What Would You Say? (a contest)

August 8, 2013

in the generous life

domino3I just swapped emails with a gal suggesting that I ask for advice for newlyweds. That sounded like a great contest idea to me (thanks, Valerie!).

 So … hmmm … what to offer for a prize …

OK, let’s try this. Please offer your best newlywed advice as a comment to this post. On August the 19th I will randomly pick a number and the poster on that spot will win a Dominoes/Mexican Train set (or their choice of book from the Marriage Book Library).

A happy marriage is the union of two good forgivers. Ruth Bell Graham

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The Romantic Vineyard: Time To Pull Back The Curtain Debi, thanks so much for sharing your journey from bitterness and anger to joy and peace.


To Love, Honor and Vacuum: Setting Boundaries with Your Parents Dealing with adult choices in adult relationships.


Happy Wives Club: 6 Ways to Love Your Husband…Even Better See the best in your man and tell him.



{ 3 comments… read them below or add one }

Paladin August 15, 2013 at 12:18 pm

In addition to Pussywillow’s comments (which are excellent ones!), I’d add:

1) “The easiest words to unsay are those you haven’t spoken yet.” Think at least twice before saying anything in frustration or anger. If it needs to be said, it’s best said gently and softly (or at least civilly); if it can’t be said gently or softly or civilly, then (unless there’s a fire in the house, as one blogger puts it!) it probably shouldn’t be said at all… or at least, not yet (until you cool down).

2) If you’re hot under the collar and/or overwhelmed (which is easy to be, when you’re in the midst of a disagreement that’s going nowhere fast, and where there’s no obvious way out), don’t be afraid to take some time alone… and *relax*. Go for a drive; go see a movie; go to the library and read a (good) book. Then come back, and you’ll probably be in a better frame of mind… especially if the return drive is respectably long (and you can start thinking about your home issues again, in a “safe” zone). One note of caution: I’d recommend against using this “alone time” to connect with any other friends; it’s good to connect with friends, in general… but if you’re steamed at your spouse, and you follow it up with pleasant “relief” by sharing fellowship with other people (least of all people of the opposite sex!), that could set a bad trend, and it could drive a gradual (or not so gradual) wedge between you and your spouse.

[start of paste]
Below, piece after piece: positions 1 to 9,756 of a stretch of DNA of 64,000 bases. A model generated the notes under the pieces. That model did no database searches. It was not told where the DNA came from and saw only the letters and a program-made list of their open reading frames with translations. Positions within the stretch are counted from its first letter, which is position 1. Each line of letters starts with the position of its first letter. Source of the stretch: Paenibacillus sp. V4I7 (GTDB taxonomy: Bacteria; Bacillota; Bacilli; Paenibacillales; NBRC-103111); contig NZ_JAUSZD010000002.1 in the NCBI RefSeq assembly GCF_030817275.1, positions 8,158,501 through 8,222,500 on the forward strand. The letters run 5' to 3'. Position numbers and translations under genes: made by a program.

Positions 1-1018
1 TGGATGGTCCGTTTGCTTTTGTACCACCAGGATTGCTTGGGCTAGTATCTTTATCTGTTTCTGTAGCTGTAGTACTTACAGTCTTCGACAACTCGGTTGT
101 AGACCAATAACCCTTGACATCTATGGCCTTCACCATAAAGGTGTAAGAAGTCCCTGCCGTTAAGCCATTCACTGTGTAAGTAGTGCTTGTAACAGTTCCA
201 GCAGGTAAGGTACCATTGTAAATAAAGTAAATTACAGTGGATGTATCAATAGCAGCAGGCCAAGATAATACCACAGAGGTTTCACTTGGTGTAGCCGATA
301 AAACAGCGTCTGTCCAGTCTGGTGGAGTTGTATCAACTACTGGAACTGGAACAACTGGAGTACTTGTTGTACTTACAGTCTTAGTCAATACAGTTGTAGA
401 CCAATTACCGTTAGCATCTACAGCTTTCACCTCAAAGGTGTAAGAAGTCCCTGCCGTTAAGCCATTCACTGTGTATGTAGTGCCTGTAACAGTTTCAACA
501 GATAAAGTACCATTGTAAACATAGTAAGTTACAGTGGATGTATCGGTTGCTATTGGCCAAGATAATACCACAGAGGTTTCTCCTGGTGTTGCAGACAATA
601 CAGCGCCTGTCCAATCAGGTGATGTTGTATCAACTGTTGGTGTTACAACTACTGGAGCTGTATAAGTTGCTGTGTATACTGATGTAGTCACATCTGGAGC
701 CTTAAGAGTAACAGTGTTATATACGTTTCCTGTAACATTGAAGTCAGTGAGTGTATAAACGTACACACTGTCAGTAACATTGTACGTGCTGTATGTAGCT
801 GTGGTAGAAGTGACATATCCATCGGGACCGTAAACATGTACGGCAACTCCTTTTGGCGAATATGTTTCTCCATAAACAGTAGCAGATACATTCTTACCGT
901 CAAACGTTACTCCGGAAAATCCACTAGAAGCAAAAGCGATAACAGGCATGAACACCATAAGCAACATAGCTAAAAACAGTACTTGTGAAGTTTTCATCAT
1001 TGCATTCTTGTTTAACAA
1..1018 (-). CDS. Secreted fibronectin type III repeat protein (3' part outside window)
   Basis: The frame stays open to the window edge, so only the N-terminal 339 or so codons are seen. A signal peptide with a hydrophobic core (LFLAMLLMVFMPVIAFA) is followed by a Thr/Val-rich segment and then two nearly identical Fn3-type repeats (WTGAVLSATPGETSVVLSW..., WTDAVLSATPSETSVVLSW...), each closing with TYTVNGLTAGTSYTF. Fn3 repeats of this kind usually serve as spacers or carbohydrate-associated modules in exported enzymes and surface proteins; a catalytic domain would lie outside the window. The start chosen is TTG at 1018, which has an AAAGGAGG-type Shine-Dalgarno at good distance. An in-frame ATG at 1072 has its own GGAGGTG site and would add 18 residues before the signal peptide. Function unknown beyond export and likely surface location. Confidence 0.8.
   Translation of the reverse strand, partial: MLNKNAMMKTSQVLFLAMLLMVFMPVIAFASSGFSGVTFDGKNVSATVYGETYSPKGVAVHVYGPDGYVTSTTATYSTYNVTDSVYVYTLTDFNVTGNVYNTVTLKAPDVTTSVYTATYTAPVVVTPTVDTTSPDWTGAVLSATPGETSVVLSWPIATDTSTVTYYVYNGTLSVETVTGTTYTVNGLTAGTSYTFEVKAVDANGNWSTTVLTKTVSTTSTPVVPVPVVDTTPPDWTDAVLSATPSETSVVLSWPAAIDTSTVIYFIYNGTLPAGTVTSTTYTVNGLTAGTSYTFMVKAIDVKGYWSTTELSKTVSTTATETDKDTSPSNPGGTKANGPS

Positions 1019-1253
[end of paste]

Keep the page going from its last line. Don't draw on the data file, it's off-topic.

3) Repent. Daily. To God. Yes, you also need to apologize and reconcile with your spouse when you do wrong to him/her, but you need to get right with God first. Let’s be honest: God loves us unconditionally; He understands *everything* about us and about what we’ve been through (we don’t have to spend hours and hours trying to explain away or qualify what we did, when we’re talking to Him–He knows, far better than we do); He can be trusted to love us and welcome us into His embrace no matter how stupid we’ve been, how hurt we feel, how many sins we’ve committed, or how ashamed we feel about the idea of facing anyone else. So in addition to it being the *right* thing to do (to talk to Him and get right with Him, first), it’s also the “safest-feeling” thing to do… and it’ll make all other interactions easier (especially since He’ll give the grace, and He’s yearning to be asked for it)!


Robin C August 16, 2013 at 10:21 am

Take responsibility for your own emotions, but treat your spouse kindly and generously as if his/her happiness depends on you.


Whitney Lundquist August 16, 2013 at 12:30 pm

To get started, build a foundation of fun and enjoying each other, and spend LOTS of time chatting. Basically, become really tight friends right from the start.


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